This post was sponsored by Houghton Mifflin Harcourt as part of an Influencer Activation for Influence Central.
How do you as a parent encourage a lifelong love of learning in your child? Houghton Mifflin Harcourt believes that everyday moments of curiosity can spark an interest in kids, motivating them to dig for answers. Asking questions and learning how to find answers is the key to creating a desire to learn.
As a mom with three kids, I’ve found that my children are polar opposite when it comes to what drives their curiosity. My oldest, now 16 years old, has always had a love for art. For her, we brought her to art museums, got her art books, and provided her with art materials so that she could draw, draw, draw every single day. Her progress is captured here: Grasshopper and Sensei. It’s no surprise to us that she wants to attend an art and design college.
I have to say that I got my money’s worth out of the pattern blocks toy manipulative that I’ve had for ages. All my kids loved playing with them. I kept them in an old diaper wipes box, decorated with stickers and I found that my son, now 11 years old, will still occasionally pull them out!
Pattern blocks are a great math toy; math is the science of finding patterns! There are also patterns in language too! You could say that finding and understanding patterns is the secret to unlocking the world around us. Read more…
My husband learned this drawing game using numbers 1 to 11 in numerical order as a little boy growing up in Korea which is probably why I have never seen it before. He must have learned it really well because he whips it out whenever a restaurant that we are waiting at has brown paper and crayons on the table.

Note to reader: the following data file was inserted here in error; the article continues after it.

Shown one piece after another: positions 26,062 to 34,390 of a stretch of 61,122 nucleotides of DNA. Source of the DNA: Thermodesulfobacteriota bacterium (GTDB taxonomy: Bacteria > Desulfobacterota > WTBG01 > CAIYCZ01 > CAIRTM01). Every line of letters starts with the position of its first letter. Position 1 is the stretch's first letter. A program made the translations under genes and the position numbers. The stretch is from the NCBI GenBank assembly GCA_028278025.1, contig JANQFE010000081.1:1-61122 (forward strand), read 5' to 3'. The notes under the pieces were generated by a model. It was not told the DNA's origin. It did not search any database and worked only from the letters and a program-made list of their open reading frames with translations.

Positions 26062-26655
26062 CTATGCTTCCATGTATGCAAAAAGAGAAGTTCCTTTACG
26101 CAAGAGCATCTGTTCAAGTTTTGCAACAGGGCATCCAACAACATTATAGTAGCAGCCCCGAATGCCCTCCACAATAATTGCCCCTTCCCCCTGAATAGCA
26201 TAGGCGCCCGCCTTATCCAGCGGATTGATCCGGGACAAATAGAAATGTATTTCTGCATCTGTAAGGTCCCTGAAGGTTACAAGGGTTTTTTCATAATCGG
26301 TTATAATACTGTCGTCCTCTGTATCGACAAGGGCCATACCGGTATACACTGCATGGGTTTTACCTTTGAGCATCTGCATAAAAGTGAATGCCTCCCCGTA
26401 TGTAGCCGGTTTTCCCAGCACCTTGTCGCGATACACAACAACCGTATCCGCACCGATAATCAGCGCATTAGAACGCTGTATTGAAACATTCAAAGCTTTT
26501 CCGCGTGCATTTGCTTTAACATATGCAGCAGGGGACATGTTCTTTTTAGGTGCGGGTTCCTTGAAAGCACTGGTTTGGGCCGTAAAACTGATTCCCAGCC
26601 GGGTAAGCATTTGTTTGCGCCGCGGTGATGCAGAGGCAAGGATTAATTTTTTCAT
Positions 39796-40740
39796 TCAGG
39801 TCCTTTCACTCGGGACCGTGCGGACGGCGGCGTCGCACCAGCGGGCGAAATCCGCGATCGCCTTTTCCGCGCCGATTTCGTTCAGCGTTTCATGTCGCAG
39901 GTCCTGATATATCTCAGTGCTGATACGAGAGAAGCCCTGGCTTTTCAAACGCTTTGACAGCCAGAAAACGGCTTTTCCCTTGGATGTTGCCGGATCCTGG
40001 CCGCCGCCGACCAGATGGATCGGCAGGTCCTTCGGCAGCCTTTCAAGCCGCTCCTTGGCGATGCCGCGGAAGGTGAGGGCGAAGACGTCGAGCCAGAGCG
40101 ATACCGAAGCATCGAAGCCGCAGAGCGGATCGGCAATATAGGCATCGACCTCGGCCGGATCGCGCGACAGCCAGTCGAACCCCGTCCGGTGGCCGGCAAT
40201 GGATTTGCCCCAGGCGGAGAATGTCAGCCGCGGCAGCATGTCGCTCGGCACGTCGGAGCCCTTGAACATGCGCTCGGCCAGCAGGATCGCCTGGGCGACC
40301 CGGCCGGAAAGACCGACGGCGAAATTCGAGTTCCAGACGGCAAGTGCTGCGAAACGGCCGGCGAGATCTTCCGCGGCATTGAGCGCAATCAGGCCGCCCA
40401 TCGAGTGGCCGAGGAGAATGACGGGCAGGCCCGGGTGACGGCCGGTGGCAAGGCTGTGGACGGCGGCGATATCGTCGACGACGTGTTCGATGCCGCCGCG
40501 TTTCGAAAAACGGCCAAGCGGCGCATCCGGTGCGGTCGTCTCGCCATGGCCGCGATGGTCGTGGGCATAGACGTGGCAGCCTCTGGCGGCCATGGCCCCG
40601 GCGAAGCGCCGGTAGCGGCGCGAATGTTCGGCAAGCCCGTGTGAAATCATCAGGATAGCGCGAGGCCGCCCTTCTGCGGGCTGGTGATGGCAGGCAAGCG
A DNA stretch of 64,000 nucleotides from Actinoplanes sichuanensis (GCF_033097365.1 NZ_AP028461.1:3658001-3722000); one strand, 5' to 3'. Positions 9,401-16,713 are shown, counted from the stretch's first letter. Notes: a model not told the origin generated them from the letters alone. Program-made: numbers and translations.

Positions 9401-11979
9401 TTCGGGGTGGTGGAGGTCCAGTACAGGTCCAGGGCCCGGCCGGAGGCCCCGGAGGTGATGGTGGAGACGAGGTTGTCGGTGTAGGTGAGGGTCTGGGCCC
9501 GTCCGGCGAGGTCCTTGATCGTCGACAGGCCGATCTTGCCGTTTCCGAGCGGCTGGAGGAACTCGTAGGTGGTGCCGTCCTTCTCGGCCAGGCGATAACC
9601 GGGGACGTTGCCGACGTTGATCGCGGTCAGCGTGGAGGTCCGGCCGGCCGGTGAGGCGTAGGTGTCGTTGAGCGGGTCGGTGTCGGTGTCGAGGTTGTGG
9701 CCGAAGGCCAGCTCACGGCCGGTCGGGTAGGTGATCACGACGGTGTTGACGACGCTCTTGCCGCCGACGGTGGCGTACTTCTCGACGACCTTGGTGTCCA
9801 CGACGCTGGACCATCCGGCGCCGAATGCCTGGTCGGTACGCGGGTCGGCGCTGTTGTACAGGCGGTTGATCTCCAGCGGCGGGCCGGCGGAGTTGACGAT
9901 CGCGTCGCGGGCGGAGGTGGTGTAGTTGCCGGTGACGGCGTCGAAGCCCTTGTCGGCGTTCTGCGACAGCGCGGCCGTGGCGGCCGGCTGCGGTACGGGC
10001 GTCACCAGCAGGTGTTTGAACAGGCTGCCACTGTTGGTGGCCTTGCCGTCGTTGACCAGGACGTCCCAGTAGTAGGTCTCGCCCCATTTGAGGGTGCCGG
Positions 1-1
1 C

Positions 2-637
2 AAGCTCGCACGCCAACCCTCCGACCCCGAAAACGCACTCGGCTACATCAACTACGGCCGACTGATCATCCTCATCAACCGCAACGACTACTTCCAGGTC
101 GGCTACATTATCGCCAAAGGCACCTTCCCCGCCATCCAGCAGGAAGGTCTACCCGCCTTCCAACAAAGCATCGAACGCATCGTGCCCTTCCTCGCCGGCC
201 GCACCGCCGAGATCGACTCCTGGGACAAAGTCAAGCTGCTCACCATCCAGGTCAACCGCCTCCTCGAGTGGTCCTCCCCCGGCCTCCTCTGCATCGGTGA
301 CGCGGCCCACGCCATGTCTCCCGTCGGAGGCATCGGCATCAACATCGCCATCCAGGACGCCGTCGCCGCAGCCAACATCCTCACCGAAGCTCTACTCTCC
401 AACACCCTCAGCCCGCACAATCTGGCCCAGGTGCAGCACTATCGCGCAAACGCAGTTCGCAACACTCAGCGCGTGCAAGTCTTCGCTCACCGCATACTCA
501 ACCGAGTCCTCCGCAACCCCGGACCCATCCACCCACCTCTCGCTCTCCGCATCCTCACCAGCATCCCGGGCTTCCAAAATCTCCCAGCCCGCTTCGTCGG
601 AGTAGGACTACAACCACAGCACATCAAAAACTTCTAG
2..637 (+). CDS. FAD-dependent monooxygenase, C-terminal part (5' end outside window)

This is a sponsored conversation written by me on behalf of Get Schooled. The opinions and text are all mine.
My youngest is in 5th grade this year and his homework is getting more challenging. Usually, I can figure out how to help him but sometimes, I need a little help figuring out his homework too! What to do?
I’d like to tell you about Homework Help Desk, a new website that’s focused on helping kids with their challenging homework in math, science, English (and parents too!). This website is a project of Get Schooled, a national non-profit founded on the belief that students themselves have the power to improve their future if given the right information and motivation.
Hi! I'm Mia Wenjen. I blog excessively about children's books. I am also the co-founder of Multicultural Children's Book Day on Jan 27th.
I'd love to chat with you. Let's connect! PragmaticMomBlog (at) gmail (dot) com.
Monthly Newsletter with Subscriber Only Giveaways in your Inbox
Follow Me On Instagram
Looking for something? Search here.
Read Your World: A Guide to Multicultural Children’s Books for Parents and Educators
Read Your World: A Guide to Multicultural Children's Books for Parents and Educators is FREE on Amazon from January 26-31. It's a fundraiser for Multicultural Children's Book Day. 100% of proceeds are used to gift books to teachers for their classroom library.